Ben Semple, the landscape architect who designed the project, pushed back on all of Dittrich’s points. He said the aim for the project is to build new units that are “attainable in price” and will be attractive to residents who don’t have a car. He said the property management for the building will also be upfront with residents about the availability of parking and the development would build housing for Boiseans who could work in the neighborhood.

“When people need to use public transit, they will use public transit,” Semple said. “The person who has to walk 1,000 feet to a bus stop, if there’s not a bus stop their alternative is to walk all the way to work or not live there. That’s the problem we’re running into now where people are having to live far from where they work and drive all the way into town.”

Semple said he didn’t get a formal response from ITD about the project, but he did speak with them about the development and the possibility of a pedestrian project crossing Broadway to the bus stop. He said the agency was concerned about a crossing allowing traffic to back up into the nearby signalized intersections at Iowa and Linden Street and unless there was a regional pathway plan for the area, they would not approve a pedestrian crossing to serve the project.

‘Cities are changing’

City Council Members all turned down the appeal, some stronger than others.

Elaine Clegg, the City Council President, acknowledged the heavy traffic and high speeds on Broadway Avenue, but she said as cities continue to grow denser and try to move away from cars, there could be changes to the state highways running through Boise’s most urban areas.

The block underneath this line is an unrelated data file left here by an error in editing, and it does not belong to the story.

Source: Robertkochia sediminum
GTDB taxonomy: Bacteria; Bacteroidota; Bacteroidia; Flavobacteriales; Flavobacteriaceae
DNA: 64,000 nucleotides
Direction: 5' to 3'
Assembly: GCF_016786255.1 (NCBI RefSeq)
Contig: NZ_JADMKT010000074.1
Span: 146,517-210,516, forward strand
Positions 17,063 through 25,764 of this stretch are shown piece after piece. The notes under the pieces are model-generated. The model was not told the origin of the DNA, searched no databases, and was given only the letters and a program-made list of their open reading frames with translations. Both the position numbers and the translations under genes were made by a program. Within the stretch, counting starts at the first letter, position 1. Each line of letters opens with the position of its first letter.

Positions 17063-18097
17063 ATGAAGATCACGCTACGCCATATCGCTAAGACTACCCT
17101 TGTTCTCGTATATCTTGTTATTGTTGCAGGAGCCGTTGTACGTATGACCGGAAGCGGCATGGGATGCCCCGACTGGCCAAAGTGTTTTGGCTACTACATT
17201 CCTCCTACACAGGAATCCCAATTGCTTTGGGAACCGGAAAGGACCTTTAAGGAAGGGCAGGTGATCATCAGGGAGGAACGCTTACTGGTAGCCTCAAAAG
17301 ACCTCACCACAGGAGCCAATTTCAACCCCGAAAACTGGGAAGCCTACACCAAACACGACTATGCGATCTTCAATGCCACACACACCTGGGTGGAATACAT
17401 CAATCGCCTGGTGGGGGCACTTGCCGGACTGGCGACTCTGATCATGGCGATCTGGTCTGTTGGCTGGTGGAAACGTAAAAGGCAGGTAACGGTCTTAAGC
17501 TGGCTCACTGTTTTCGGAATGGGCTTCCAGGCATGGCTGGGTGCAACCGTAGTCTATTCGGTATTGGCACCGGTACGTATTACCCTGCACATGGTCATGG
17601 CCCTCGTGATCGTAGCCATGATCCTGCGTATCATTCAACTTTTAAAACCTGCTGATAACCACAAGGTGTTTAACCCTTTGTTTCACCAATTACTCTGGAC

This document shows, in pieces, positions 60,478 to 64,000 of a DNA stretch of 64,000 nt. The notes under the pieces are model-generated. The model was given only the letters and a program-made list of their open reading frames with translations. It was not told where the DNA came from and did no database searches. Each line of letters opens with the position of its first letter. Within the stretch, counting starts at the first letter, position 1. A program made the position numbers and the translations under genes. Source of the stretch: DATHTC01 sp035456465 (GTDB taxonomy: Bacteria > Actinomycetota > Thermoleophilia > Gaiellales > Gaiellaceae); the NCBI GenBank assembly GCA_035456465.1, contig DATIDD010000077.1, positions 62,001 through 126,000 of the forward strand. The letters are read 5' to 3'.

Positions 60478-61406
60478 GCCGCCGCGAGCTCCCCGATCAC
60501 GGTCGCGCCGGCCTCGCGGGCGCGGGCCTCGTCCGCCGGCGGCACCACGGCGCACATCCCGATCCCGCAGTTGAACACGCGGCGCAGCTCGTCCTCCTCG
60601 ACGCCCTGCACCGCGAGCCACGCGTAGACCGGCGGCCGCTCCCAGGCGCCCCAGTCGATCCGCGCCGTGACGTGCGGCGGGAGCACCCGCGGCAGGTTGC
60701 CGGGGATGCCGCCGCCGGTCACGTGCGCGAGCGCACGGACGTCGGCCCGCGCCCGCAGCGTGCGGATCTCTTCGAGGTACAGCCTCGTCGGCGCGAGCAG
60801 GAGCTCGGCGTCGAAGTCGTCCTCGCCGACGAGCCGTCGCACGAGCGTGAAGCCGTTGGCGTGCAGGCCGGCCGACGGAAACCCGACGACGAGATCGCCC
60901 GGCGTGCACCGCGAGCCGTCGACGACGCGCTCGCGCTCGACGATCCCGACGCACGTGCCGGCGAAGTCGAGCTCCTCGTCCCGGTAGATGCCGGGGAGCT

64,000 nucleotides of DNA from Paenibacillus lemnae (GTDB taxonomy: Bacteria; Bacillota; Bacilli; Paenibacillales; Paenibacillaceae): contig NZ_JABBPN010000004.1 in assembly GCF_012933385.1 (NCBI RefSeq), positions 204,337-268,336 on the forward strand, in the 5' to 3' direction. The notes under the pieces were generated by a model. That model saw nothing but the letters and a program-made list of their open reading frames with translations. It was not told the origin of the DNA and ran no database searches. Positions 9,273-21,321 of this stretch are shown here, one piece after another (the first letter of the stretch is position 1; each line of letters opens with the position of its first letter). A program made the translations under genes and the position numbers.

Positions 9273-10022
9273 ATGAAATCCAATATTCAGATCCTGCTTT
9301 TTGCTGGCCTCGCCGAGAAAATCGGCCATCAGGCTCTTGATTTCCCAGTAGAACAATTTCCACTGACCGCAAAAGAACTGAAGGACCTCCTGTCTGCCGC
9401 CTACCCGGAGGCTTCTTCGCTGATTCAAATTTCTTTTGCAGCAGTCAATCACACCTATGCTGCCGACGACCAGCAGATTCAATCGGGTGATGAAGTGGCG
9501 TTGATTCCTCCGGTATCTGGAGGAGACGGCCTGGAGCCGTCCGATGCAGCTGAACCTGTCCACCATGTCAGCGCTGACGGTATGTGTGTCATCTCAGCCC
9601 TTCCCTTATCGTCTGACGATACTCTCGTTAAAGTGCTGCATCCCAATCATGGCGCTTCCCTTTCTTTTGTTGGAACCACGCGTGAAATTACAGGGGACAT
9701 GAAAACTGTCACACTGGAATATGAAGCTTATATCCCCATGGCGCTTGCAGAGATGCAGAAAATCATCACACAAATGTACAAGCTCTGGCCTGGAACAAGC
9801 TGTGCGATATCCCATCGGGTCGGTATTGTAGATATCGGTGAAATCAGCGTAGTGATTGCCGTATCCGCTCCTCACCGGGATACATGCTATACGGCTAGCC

“I don’t dispute that Broadway is a busy road, but I do dispute that it should always be that way and ITD should dictate that a city can’t be an urban place that has safe roadways,” Clegg said. “If we make our decisions based on the fact that ITD won’t change, nothing will ever change. I would submit these kinds of roadways in urban areas are in fact going to change in the next 10 to 20 years because cities are changing.”

City Council Member Jimmy Hallyburton said although a lot of Boiseans drive, there are those that don’t and are looking for apartments with minimal parking on transit lines.

“There might not be a lot of people who are a no car or a one car household, but I do know there are people who are,” he said. “This variety of housing we are trying to create is outlined in our (comprehensive) plan and there is a lot of aspects of this that fall right into city code.”

The project wasn’t City Council Member Luci Willit’s favorite concept due to the lack of parking, but she said there was no error in the Planning & Zoning Commission’s decision. She lives in the more suburban West Boise and frequently brings up the need for parking

“I think we have to recognize that we are going to have folks that will have more than one car because they’ll have more than one family member living in the home because of affordability issues so it speaks to me because I have a soft spot in my heart for parking and the common sense of what happens, but to my colleagues’ point I can’t go off just my decision making on this,” she said.